Group counseling is a popular treatment option to address social skills deficits. Parents will often remark that their children are good at conversing with adults but struggle when with peers. Group counseling and therapy can be especially important in helping children to address social skills delays and improve interpersonal relationship functioning. Schools social workers, psychologists, therapists, and psychiatrists often refer children and adolescents diagnosed with Asperger’s Disorder, spectrum disorders, developmental disorders, and Non-Verbal Learning Disorder to the social skills programs at Pathways. Click here for more information about the Activity Social Skills Groups for Boys or our Social Skills Groups for Boys and Girls program.

Counseling goals typically include:

  • Build social skills and tools to be more effective and spontaneous in social situations

  • Develop the ability to participate in reciprocal communication with peers

  • Increase insight into how behaviors are perceived by others and increase ability to understand the perspective of others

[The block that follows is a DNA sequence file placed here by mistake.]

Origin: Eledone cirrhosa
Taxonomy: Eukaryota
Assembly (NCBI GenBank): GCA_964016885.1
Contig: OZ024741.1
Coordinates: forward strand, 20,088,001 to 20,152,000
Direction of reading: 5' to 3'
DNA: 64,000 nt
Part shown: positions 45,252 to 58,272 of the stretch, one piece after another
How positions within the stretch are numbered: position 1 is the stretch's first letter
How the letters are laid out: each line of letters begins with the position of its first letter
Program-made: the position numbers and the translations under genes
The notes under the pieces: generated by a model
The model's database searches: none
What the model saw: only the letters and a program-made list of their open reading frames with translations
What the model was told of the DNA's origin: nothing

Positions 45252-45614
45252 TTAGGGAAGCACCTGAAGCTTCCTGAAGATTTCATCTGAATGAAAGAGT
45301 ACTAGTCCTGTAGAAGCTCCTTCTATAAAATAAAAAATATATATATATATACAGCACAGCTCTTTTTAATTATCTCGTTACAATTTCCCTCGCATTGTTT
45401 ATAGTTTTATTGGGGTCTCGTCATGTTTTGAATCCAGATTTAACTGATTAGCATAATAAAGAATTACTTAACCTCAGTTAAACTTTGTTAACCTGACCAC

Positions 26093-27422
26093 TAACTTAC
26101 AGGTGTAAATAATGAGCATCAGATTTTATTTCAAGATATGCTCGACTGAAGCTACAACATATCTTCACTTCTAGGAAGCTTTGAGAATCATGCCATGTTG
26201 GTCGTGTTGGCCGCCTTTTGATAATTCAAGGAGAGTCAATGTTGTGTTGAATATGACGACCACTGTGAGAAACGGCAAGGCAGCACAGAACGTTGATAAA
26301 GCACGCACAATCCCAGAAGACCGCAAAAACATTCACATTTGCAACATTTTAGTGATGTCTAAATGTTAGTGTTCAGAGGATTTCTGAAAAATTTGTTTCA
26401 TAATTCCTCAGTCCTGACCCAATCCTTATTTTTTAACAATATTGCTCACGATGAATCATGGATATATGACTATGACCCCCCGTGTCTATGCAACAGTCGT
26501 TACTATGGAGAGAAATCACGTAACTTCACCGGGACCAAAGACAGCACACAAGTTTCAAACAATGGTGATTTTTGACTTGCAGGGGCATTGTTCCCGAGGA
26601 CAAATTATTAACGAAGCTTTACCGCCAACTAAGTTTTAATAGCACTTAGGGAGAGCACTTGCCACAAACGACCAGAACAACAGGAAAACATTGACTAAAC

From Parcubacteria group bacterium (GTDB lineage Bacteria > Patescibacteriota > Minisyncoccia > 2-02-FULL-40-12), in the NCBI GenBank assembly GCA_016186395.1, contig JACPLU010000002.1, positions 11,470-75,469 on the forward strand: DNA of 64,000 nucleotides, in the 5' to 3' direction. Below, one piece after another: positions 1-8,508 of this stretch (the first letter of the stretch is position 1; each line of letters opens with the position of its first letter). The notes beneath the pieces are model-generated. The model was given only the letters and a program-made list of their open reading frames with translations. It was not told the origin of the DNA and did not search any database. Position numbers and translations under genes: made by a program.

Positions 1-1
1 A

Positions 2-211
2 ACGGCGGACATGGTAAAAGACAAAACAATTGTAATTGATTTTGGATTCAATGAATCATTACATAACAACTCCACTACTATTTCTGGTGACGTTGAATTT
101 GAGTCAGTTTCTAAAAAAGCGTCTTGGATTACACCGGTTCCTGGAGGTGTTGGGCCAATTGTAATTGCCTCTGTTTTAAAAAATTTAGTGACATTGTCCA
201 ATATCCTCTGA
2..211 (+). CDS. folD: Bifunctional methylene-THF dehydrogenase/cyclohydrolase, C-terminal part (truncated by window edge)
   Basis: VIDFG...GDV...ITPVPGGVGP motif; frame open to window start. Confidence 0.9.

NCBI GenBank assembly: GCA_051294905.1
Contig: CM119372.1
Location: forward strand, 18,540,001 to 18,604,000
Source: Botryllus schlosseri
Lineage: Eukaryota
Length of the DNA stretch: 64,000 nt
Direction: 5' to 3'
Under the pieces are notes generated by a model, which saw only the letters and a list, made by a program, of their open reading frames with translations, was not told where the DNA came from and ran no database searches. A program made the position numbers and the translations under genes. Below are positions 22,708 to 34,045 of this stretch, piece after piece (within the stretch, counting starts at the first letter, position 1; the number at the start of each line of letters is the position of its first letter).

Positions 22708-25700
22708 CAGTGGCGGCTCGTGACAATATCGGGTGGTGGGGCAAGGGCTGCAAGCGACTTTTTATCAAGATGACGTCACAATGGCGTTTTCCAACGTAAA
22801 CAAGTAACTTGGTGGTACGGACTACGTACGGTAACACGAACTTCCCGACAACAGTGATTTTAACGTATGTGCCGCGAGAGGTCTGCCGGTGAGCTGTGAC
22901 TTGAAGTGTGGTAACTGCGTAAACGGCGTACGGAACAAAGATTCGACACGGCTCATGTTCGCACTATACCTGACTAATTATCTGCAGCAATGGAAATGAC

• Gain insight into black and white and rigid thinking and strategies to overcome inflexible thinking

  • Become aware of obsessive thinking and strategies to reduce obsessive thinking and impulsiveness

  • Build self-esteem and address adjustment issues and depressive symptoms

  • Help parents implement effective behavioral plans to increase compliance and reduce anxiety in the home

Psychological Testing

Asperger’s Disorder, Autistic Spectrum, Nonverbal Learning Disorder Assessment, PDD and Psychological testing can be important in helping to identify and accurately diagnose these types of disorders. There are unique measures used to help in differentiating and identifying Asperger’s Disorder in children and teens. Testing is also helpful in assessing other emotional or cognitive difficulties that may accompany this disorder as well as coordinating and supporting effective treatment strategies with school, home, doctors, and specialists.

Parents, school personnel, physicians, and psychiatrists will often refer to psychological assessment to:

  • Provide verification of diagnosis and differentiate between similar problems with common symptoms

  • Gain insight into neuropsychological and cognitive factors important to treatment and services

  • Support Individualized Education Plans (IEP), 504 plans, and guide school accommodations

  • Assess for and make recommendations for common associated problems such as ADHD, anxiety disorders, and depression

  • Guide and coordinate treatment planning among specialists, service providers, and parents